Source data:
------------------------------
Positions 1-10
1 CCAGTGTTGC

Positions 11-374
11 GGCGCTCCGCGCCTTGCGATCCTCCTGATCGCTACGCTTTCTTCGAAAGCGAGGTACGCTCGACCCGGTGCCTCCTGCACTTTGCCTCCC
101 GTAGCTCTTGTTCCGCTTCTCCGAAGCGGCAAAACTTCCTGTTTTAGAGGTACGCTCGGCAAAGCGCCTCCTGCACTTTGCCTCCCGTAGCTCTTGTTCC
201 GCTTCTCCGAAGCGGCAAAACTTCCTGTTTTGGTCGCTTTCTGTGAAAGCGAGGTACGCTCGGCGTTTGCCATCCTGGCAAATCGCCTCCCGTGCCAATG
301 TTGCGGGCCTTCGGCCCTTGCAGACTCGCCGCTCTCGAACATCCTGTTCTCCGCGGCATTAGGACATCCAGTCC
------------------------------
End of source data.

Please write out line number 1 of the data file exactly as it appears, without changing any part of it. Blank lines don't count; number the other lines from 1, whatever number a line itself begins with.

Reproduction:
Positions 1-10